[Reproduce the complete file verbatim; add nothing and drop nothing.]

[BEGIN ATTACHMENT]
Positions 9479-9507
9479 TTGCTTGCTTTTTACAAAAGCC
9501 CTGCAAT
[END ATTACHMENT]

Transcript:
Positions 9479-9507
9479 TTGCTTGCTTTTTACAAAAGCC
9501 CTGCAAT